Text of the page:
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 THE FATHER'S INHERITANCE IN US


[b]THE FATHER'S INHERITANCE IN US[/b]
[i]by Devern Fromke[/i]

PAUL’S LONGING FOR THE EPHIESIANS

When we realize the Church is to be prepared as a spotless Bride for her Lord, we wonder if this might not be at the root of Paul’s prayers in the early chapters of Ephesians. As we reach the middle of the first chapter we become keenly aware that Paul was gripped by their need, and he longs for the Spirit of God to reveal it to them. We sense the groaning in his spirit as he twice breaks forth in prayer that the Father might grant this vision to be opened to them.

In the first fourteen verses of chapter one, Paul gives a broad, panoramic background of the ultimate intention which has been in the heart of the Father from eternity. Starting with the Father, Paul reminds them of His purpose for a vast family and discloses how they have been marked out for sonship. He shows how all these plans are being accomplished through the Lord Jesus, and then how we receive through Him all spiritual blessings—forgiveness, acceptance, adoption, redemption and the sealing of the Holy Spirit. Paul refers to this as “our inheritance” (Ephesians 1:14).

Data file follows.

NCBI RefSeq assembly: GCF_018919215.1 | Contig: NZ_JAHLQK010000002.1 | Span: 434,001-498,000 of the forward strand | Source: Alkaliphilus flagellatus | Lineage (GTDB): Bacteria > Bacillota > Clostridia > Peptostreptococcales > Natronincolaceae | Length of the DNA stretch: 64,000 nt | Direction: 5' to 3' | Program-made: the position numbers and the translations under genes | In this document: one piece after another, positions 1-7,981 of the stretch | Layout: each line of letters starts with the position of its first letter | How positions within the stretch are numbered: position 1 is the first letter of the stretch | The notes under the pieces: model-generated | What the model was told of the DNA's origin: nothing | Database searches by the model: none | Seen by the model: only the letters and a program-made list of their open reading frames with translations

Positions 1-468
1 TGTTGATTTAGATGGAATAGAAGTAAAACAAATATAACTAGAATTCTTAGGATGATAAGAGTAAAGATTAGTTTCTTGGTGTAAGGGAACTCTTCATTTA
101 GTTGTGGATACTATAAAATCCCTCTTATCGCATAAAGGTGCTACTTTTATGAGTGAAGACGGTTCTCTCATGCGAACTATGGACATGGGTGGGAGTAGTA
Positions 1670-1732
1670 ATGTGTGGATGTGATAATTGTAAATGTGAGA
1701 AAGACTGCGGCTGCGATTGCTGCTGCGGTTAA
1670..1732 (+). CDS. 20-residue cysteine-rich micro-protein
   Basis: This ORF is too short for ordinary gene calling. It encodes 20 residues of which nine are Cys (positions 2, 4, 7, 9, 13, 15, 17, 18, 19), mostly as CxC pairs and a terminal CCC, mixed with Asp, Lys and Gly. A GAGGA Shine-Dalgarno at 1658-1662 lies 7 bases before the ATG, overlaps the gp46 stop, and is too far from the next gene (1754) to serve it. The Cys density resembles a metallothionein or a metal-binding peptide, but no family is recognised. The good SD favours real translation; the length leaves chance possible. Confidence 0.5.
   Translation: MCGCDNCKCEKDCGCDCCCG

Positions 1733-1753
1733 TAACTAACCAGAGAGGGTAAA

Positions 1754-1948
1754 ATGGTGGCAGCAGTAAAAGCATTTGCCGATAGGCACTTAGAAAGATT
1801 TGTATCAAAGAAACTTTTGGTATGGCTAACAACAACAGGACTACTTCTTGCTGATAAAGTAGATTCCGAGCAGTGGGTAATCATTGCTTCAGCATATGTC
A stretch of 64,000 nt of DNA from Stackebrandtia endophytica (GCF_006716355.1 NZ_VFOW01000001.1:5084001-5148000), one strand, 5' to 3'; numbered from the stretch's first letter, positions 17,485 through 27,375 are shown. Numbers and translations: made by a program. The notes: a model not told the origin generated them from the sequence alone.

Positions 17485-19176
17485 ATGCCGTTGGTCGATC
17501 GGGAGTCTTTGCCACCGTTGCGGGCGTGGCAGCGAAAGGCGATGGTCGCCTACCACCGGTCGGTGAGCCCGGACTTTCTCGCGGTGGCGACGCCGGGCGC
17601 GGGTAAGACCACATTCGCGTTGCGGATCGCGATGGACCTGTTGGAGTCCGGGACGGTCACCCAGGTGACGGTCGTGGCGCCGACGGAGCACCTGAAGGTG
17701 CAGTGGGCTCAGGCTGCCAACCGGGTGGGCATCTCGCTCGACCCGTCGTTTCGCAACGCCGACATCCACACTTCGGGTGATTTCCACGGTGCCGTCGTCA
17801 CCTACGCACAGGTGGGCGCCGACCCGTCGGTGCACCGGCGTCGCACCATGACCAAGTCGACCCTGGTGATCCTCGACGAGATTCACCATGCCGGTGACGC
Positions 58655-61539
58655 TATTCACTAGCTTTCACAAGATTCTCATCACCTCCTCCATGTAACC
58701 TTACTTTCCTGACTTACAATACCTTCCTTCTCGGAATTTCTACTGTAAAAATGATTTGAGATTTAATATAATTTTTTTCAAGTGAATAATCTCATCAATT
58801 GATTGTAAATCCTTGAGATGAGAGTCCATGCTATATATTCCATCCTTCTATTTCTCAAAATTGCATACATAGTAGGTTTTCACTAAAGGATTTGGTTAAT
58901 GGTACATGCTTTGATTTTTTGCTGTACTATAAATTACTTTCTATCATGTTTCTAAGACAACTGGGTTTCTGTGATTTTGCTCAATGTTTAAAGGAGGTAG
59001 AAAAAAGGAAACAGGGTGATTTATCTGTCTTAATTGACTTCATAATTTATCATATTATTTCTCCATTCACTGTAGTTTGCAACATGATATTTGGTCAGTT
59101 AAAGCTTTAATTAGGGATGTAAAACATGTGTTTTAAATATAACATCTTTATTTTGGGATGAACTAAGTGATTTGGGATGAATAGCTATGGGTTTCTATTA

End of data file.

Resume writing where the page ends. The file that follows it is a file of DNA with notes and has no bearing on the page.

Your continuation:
Moreover, the Father’s family of individual sons ultimately becomes the corporate Body of His Son at the end of chapter one (1:23). Through “the heading up all things in Christ, “the Father gave His Son to be the “Head over all things to the church, which is His Body, the fullness of Him who fills all in all” (Eph. 1:10, 22- 23). The individual members of the family reach higher to become a union of the corporate Body of Christ, the fullness of Christ Who fills all in all! It was the Father’s intent to make Christ the center and circumference of all things. It was His desire that sonship was to contain and express this universal fullness of Christ.